(C) Reuters. A man wearing a protective mask, amid the coronavirus disease (COVID-19) outbreak, walks past an electronic board displaying graphs (top) of Nikkei index outside a brokerage in Tokyo, Japan, March 10, 2022. REUTERS/Kim Kyung-Hoon
By Danilo Masoni
MILAN (Reuters) – World stock markets broadly stabilised on Thursday and bond yields eased as no hawkish surprises from the latest U.S. Federal Reserve minutes helped soothe immediate worries over the impact of rate hikes on economic growth.
The account of the Fed’s May meeting showed a majority backed rate hikes of 50 basis points in June and July to combat inflation, but appeared to leave policymakers flexibility to possibly change tack in September.
That softened bets of even more aggressive steps by the Fed, providing a degree of relief, although sentiment stayed fragile as uncertainty over the impact of inflation and rate hikes on economic and earnings growth continued to haunt investors.
“It would have been difficult to be even more hawkish and so there is a bit of relief. But while things haven’t worsened, they haven’t improved either,” said Marco Vailati, head of research and investments at Cassa Lombarda in Milan.
“The environment hasn’t changed. Just see how hysterical is the reaction to even the slight earnings miss, especially for stocks with valuations tied to future profit growth,” he added.
U.S. futures wavered in European trade following Wednesday’s rally on Wall Street and by 1028 GMT S&P 500 e-mini futures were 0.16% higher but Nasdaq e-minis slipped 0.1%.
Europe’s pan-regional STOXX 600 equity benchmark index rose 0.2%, while a more subdued mood saw the MSCI’s broadest index of Asia-Pacific shares outside Japan fall 0.15%.
The MSCI’s benchmark for global stocks was up 0.1% at 631 points. The index is off the November 2020 lows hit this month but still down more than 16% so far in 2022.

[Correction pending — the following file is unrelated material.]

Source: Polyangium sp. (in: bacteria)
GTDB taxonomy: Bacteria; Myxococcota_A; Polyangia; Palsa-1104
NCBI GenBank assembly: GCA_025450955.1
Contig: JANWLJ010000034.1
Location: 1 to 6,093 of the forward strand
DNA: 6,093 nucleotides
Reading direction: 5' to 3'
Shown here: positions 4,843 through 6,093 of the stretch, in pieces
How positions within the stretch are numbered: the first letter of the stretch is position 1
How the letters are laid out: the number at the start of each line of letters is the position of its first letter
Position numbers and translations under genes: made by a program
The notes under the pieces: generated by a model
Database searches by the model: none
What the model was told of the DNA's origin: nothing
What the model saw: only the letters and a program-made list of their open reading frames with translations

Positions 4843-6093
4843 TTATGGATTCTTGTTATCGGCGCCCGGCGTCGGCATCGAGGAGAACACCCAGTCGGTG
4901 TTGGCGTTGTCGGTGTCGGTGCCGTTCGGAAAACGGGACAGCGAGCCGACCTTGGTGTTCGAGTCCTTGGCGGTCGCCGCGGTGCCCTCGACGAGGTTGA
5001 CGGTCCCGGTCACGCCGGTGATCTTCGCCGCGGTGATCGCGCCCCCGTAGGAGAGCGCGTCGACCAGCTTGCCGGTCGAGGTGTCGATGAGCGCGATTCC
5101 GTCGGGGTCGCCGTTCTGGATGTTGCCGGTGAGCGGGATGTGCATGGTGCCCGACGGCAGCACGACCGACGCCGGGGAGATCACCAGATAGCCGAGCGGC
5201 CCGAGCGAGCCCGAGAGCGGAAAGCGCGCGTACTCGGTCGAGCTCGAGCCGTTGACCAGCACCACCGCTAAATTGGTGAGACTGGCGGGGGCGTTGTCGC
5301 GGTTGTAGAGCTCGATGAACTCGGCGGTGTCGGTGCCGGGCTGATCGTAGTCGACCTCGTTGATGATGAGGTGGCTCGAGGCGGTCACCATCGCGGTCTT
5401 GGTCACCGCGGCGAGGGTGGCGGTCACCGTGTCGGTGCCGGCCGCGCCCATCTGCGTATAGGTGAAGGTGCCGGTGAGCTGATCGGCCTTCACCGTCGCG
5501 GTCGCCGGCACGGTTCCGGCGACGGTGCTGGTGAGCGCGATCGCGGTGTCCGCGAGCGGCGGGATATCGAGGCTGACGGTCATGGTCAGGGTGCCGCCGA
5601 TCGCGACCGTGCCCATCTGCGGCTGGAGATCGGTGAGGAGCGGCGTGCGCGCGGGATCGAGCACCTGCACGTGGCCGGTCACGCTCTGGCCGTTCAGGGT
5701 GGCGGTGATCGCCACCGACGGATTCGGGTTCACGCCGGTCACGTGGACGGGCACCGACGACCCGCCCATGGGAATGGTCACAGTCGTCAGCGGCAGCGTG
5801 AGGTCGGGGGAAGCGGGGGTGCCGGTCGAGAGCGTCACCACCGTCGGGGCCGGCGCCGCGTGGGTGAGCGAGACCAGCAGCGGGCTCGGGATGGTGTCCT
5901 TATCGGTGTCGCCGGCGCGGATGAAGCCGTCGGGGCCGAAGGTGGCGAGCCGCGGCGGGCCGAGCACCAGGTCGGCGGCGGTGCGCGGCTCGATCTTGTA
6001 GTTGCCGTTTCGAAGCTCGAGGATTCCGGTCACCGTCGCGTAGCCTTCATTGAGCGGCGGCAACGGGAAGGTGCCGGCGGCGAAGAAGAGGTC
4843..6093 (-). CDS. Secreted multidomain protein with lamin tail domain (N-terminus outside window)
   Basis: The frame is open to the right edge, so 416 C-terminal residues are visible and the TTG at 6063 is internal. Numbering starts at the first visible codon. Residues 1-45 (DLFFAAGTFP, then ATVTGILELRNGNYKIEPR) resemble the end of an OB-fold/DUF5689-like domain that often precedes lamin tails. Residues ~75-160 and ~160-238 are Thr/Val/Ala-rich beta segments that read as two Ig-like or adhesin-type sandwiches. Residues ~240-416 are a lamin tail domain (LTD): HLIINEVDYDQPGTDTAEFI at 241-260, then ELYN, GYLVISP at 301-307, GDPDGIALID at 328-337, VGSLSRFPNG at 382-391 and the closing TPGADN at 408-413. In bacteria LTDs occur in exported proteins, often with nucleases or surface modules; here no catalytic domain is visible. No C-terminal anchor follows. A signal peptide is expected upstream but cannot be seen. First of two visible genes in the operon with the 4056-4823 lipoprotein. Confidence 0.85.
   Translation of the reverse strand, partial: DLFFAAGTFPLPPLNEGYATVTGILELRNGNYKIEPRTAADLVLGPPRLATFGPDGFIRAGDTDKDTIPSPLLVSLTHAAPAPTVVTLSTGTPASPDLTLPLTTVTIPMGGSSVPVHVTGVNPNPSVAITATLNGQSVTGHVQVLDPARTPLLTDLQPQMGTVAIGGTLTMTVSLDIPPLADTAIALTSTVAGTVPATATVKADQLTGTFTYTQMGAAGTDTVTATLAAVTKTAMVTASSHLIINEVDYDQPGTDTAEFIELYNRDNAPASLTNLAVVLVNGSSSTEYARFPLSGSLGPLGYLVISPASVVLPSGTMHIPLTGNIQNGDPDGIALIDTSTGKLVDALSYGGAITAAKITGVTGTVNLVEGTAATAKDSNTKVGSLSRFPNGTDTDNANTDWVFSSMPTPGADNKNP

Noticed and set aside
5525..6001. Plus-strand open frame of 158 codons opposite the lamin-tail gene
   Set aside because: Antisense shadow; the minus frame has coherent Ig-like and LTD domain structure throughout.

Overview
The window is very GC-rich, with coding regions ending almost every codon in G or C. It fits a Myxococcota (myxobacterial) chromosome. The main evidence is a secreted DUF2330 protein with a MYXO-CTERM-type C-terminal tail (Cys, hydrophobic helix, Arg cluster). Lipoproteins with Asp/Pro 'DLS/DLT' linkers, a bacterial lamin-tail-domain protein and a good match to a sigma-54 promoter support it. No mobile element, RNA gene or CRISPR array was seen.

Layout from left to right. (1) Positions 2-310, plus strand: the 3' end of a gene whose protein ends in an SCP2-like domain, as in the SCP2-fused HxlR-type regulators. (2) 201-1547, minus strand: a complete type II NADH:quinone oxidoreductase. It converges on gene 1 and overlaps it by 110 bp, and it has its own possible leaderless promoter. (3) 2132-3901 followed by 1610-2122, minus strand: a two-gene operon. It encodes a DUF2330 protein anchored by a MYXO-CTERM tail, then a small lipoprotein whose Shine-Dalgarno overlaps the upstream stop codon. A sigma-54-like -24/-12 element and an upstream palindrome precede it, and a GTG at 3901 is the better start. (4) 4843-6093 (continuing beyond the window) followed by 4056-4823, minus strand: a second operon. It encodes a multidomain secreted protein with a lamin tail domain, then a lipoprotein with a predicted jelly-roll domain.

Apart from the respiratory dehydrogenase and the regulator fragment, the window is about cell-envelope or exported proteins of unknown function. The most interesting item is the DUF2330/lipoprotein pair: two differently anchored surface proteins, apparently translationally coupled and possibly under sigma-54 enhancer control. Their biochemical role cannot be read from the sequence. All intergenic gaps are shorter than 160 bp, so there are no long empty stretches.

“It’s very difficult for investors to navigate this market at the moment with high inflation, slower growth, rising interest rates and concerns about the Chinese (COVID-19) predicament, but also stagflation is looming as a potential issue at the same time,” said Ryan Felsman, a senior economist at fund manager CommSec.
All participants at the Fed’s May 3-4 meeting supported a half-percentage-point rate increase, the first of that size in more than 20 years, and “most participants” judged that further hikes of that magnitude would “likely be appropriate” at the Fed’s policy meetings in June and July, according to minutes from the meeting.
While some investors worry that overly aggressive interest rate hikes by the Fed could tip the economy into recession, Wednesday’s minutes seemed to suggest the Fed would pause its tightening streak to assess the impact on growth.
“The minutes are consistent with a range of policy options thereafter, but a slower pace of tightening seems the most likely course,” wrote Paul Donovan, Chief Economist at UBS Global Wealth Management.
The immediate attention is on Thursday’s Commerce Department release of its second take on first-quarter GDP, which analysts expect to show a slightly shallower contraction than the 1.4% quarterly annualised drop originally reported.
In Asia, Chinese blue-chips (CSI300) reversed earlier losses to rise 0.25% after struggling to find direction for most of the session, as investors fretted over signs of slowdown but took comfort in comments from Premier Li Keqiang on stabilising the ailing economy.
South Korea’s central bank raised interest rates for a second consecutive meeting as it grapples with consumer inflation at 13-year highs.
In foreign exchange markets, the dollar fell closer to the one-month low hit on Tuesday. The dollar index, which tracks the U.S. unit against a basket of major peers, was down 0.24% on the day at 101.81.
U.S. Treasury yields eased. The 10-year yield fell to its lowest level since April and was last down 3 basis points (bps) at 2.720% and the policy-sensitive two-year yield declined 4.6 bps.
Spot gold was down 0.4% at $1,845.4 per ounce. [GOL/]
Shares steady and yields drop on Fed minutes relief